Were motives of Boston bombing suspects embedded in Chechen heritage – or not?
The suspects in the Boston Marathon bombing were immigrants from a violent region of the Caucasus, but experts say disaffection with the US, rather than radical ideology, is the more likely motive.
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“These are not Chechen rebels, this is not a Chechen operation,” says Mark Ensalaco, a terrorism expert at the University of Dayton. “My hypothesis would be that these were lone wolves who may have been inspired by jihadist ideology, but who were acting more for psychological reasons and gravitated towards a radical ideology as they sought to overcome their disaffection [with their adopted land] by asserting a sense of identity.”Skip to next paragraph
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The two brothers are thought to have come to the United States in 2002, by way of Turkey. They have relatives on the US East Coast, but their father lives in Makhachkala, the capital of Dagestan – one of the more radicalized regions of the Caucasus.
In one social media post, the older brother, Tamerlan, claims not to have “a single American friend” and says of Americans “I don’t understand them.” Yet the boxer who competed for New England in the 2010 National Golden Gloves competition is identified in a picture caption as dreaming of participating in the Olympics and preferring to “compete for the United States [rather] than for Russia.…Unless his native Chechnya becomes independent.”
While the younger brother was a naturalized US citizen, Tamerlan was a legal immigrant with a Green Card work permit.
Brookings’ Ms. Hill says the brothers may have ended up in Boston because the city has a sizable immigrant population from the Caucasus. But she adds that they were likely marked by a violent past.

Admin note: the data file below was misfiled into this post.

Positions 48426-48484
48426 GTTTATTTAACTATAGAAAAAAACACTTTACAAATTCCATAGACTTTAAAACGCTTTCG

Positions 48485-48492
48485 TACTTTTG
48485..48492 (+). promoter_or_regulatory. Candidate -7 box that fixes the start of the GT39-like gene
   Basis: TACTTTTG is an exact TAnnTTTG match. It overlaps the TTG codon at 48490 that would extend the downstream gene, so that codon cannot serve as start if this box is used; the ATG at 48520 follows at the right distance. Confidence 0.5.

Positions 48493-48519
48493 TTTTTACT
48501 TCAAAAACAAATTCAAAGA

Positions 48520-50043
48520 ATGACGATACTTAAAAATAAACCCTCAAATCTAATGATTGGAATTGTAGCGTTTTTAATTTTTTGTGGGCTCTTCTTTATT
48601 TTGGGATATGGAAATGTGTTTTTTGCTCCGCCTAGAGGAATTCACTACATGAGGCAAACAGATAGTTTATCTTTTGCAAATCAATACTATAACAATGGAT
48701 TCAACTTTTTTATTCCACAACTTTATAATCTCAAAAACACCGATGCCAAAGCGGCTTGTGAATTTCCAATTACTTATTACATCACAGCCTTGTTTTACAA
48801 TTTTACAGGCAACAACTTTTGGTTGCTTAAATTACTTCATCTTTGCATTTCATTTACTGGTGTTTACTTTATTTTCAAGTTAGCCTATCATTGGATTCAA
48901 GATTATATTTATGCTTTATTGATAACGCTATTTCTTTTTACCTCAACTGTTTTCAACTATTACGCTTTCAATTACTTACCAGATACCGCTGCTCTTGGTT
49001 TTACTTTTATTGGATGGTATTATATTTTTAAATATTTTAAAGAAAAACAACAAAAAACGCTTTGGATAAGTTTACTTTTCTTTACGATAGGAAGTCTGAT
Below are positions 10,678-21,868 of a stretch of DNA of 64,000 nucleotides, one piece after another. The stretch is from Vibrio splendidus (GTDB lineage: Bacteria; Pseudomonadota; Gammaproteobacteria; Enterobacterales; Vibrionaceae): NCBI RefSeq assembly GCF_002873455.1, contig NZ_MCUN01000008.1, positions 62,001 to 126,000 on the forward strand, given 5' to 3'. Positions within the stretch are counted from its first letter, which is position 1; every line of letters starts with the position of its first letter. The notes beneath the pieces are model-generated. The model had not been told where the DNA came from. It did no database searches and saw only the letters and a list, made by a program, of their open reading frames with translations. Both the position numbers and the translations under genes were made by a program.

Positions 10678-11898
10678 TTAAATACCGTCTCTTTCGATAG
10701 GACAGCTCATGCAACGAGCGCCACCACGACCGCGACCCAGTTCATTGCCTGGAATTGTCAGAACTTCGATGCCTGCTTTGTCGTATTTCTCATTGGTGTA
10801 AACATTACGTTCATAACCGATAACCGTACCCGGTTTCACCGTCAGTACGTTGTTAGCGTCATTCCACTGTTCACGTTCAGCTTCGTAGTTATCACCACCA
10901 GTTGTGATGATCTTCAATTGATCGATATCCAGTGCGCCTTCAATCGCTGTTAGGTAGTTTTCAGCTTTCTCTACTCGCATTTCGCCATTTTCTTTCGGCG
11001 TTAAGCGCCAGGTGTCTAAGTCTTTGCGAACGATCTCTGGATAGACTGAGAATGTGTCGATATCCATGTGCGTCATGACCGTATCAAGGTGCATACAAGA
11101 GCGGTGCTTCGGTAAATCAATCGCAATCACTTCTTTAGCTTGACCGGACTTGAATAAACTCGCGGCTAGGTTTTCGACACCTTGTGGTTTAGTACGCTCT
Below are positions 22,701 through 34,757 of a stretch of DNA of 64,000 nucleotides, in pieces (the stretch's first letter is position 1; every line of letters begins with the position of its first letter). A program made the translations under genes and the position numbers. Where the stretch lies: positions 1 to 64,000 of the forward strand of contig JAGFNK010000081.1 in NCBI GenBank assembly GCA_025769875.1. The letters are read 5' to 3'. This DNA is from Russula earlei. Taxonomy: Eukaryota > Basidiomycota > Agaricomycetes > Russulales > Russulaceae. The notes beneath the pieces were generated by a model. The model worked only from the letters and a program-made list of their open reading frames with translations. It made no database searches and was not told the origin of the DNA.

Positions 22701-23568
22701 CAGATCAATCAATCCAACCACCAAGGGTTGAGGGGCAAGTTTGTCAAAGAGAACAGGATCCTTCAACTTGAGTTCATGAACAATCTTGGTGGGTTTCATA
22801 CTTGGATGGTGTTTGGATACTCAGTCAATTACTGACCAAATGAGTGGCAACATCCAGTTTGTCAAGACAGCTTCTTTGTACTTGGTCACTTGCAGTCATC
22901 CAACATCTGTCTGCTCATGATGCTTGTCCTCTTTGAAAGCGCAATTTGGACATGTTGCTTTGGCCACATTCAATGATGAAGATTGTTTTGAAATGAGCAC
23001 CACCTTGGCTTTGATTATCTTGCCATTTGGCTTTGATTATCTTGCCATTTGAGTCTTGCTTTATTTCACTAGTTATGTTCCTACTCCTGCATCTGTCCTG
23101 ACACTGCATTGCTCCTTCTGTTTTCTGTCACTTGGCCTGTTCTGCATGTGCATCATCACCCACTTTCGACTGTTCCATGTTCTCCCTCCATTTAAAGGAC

“Their whole experience has been one of their people basically being persecuted, killed, maimed,” she theorizes. She says that Dagestan (where their father lives and where they seem to have spent some years) “has become one of the most radical places in Russia now, because there is just so much disaffection, both with the local government and with the central Russian government.”
Yet the picture emerging is more one of two brothers – perhaps where the older, more disaffected brother is influencing his younger sibling – who are lashing out as a means of asserting an identity, Dayton’s Mr. Ensalaco says.
“There is no evidence at this point that these young men received any type of foreign radical training, but there does seem to be strong evidence of a radicalization through social media and contact with radical websites,” he says, noting that Tamerlan appears to have visited sites including some affiliated with Al Qaeda.
Looking back over past decades, Ensalaco says there are famous cases of “lone wolf” terrorists who “latched on” to a cause or ideology as a pretext for carrying out their violent acts.
“I’d say these guys were identifying with this cause [jihadism] for psychological reasons,” he says, “but from what we’ve seen so far, any indoctrination they received came online” and may indeed have been one way – one or both men visiting websites but not necessarily contacting anyone at the other end.
“Their bombs weren’t very sophisticated, and they don’t seem to have had any escape plan,” Ensalaco says. “That doesn’t suggest any degree of training.”
Staff writer Stacy Teicher Khadaroo contributed to this report.
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